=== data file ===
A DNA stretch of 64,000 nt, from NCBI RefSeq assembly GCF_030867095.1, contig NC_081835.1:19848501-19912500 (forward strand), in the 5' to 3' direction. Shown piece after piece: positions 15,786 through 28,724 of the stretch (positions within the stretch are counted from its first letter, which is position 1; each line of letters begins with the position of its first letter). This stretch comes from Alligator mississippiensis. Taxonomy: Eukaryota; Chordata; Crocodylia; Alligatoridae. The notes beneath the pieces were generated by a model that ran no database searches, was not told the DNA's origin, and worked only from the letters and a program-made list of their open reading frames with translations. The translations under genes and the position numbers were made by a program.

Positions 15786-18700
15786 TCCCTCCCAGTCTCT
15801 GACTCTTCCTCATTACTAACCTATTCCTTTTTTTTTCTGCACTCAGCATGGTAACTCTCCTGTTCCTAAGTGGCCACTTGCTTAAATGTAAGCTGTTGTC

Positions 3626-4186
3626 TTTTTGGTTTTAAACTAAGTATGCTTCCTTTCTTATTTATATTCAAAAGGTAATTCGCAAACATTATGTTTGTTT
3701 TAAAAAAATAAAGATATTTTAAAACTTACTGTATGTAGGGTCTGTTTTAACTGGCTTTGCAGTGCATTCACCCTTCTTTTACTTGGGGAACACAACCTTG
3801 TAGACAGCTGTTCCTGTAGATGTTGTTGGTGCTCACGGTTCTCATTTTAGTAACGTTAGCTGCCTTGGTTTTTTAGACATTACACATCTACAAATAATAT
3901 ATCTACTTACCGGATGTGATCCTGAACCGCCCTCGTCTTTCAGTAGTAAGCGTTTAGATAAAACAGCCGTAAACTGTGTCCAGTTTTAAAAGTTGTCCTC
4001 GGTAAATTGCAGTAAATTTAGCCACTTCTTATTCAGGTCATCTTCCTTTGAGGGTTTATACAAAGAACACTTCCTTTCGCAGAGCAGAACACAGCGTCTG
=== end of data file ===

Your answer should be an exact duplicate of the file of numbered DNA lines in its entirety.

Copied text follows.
A DNA stretch of 64,000 nt, from NCBI RefSeq assembly GCF_030867095.1, contig NC_081835.1:19848501-19912500 (forward strand), in the 5' to 3' direction. Shown piece after piece: positions 15,786 through 28,724 of the stretch (positions within the stretch are counted from its first letter, which is position 1; each line of letters begins with the position of its first letter). This stretch comes from Alligator mississippiensis. Taxonomy: Eukaryota; Chordata; Crocodylia; Alligatoridae. The notes beneath the pieces were generated by a model that ran no database searches, was not told the DNA's origin, and worked only from the letters and a program-made list of their open reading frames with translations. The translations under genes and the position numbers were made by a program.

Positions 15786-18700
15786 TCCCTCCCAGTCTCT
15801 GACTCTTCCTCATTACTAACCTATTCCTTTTTTTTTCTGCACTCAGCATGGTAACTCTCCTGTTCCTAAGTGGCCACTTGCTTAAATGTAAGCTGTTGTC

Positions 3626-4186
3626 TTTTTGGTTTTAAACTAAGTATGCTTCCTTTCTTATTTATATTCAAAAGGTAATTCGCAAACATTATGTTTGTTT
3701 TAAAAAAATAAAGATATTTTAAAACTTACTGTATGTAGGGTCTGTTTTAACTGGCTTTGCAGTGCATTCACCCTTCTTTTACTTGGGGAACACAACCTTG
3801 TAGACAGCTGTTCCTGTAGATGTTGTTGGTGCTCACGGTTCTCATTTTAGTAACGTTAGCTGCCTTGGTTTTTTAGACATTACACATCTACAAATAATAT
3901 ATCTACTTACCGGATGTGATCCTGAACCGCCCTCGTCTTTCAGTAGTAAGCGTTTAGATAAAACAGCCGTAAACTGTGTCCAGTTTTAAAAGTTGTCCTC
4001 GGTAAATTGCAGTAAATTTAGCCACTTCTTATTCAGGTCATCTTCCTTTGAGGGTTTATACAAAGAACACTTCCTTTCGCAGAGCAGAACACAGCGTCTG